I am the inverse-eyed spinner, dress forms & shapes
my pattern. This declaration secures my parameter

intwixt the issueless eunuchs & ensuing women
who come to me, massed together bumping bones,

with finger-rubbed coins asking for my vision. For them
I spraddle the fissure of wisdom with my long flat feet

planted apart, open to the bright. My cave – or socket –
wholly echoes with the sound of sky’s spit &

prayers, mingling into a particular language,
myself pilloried to my body, limby, hinged,

tripod anima teetering atop bipedal legs.
Beckoned vapor clouds my sight now

fogged as a glass…
 …I hear myself gabbling.
A recitation. (& grimacing.) A reckoning.

Litany. Catechismlyic. What men commonly call
a prophecy, coagulated words, knitted & taking

breath from the spasmed labor of contracting lungs.
I strain, sprawl, keel backwards, slobber (breath/e

breath/e) howl, keen, girlish-giggle gnash.
My eyes roll back, I witness in glimpses

the molded regular swells of voyeurs, mine.
Their skulls – shoulders – ribs – knees – heels –

against the arclessness of my own foot’s sole,
the barren fallow-field of my belly.

Hearing whisper their own tongue as I moan,
& I can’t translate. Even I don’t understand.

Are these our visions & are they ours /

You become the star you’re under

If I was flush to the fingers with witchy,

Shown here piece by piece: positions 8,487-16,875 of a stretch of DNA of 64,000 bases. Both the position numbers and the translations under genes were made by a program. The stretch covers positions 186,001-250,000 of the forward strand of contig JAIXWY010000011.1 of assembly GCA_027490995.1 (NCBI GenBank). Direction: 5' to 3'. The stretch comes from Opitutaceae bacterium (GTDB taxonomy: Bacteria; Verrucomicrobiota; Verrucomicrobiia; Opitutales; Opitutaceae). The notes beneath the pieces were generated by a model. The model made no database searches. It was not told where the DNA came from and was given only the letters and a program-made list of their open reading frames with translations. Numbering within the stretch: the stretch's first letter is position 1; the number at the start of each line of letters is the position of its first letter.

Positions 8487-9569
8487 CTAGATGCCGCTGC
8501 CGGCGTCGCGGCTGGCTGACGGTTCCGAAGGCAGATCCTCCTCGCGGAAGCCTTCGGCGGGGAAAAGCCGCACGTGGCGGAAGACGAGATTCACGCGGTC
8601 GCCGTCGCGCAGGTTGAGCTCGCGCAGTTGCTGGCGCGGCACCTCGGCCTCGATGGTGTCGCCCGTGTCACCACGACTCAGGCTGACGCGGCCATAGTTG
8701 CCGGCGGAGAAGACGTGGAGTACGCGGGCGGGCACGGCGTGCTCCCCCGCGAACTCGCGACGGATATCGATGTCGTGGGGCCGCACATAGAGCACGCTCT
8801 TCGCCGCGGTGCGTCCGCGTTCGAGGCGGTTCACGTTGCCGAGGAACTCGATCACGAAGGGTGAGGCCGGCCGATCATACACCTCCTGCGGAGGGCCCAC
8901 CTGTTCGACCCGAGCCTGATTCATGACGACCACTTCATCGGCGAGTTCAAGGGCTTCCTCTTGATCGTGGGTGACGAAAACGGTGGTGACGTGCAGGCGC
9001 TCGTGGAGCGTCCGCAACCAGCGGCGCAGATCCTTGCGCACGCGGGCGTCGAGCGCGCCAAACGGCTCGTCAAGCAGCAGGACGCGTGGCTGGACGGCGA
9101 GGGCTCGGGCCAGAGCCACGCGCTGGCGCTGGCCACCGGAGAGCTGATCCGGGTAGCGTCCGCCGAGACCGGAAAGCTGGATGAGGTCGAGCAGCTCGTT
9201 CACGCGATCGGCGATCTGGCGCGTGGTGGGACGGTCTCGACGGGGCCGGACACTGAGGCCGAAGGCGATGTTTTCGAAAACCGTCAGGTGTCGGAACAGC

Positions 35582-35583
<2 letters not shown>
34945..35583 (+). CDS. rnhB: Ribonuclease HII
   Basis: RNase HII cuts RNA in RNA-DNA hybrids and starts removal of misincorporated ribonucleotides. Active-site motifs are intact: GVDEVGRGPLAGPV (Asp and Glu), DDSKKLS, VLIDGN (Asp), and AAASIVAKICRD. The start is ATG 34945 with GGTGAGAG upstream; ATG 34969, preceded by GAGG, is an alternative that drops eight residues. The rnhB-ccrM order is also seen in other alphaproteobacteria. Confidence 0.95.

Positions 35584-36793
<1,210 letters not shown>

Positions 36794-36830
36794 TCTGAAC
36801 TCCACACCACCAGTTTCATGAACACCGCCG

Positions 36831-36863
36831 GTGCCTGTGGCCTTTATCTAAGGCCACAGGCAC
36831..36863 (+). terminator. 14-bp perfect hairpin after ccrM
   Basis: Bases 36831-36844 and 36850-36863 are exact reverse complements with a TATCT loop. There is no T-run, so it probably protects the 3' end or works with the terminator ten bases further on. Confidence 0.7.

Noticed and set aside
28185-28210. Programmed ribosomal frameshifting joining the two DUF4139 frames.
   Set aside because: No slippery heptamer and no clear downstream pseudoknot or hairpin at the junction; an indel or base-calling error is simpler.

I’d not hesitate to magic up revenge. Despite my smile lines,
nondescript way of going about my way.
            You look familiar. Like my cousin?
            I’ve heard it. I’m not. But thank you. (I think.)
Eye of you & toe too, wooly brain & beloved tongue.
I’m saving up for the slugs in human skin.
Only I can see them & will not un-see. Kinship be damned.

Adoration of the mutant

crack my heart open & you can touch the other heart inside;
my furred biddable knot of needs, insatiable
for the wafer-language you good creature in the eyes of the lord.

ask us; we are up to the task of swallowing trash
in exchange for a lick of cheap port
clotting iron on our tongue; we swear we swear

Kate Strong Stadt is a former children’s librarian turned knowledge worker. Her poem “Delicate Cycle” was recently selected as a finalist for Iron Horse Review’s Photo Finish contest. Her latest obsession is cicadas.

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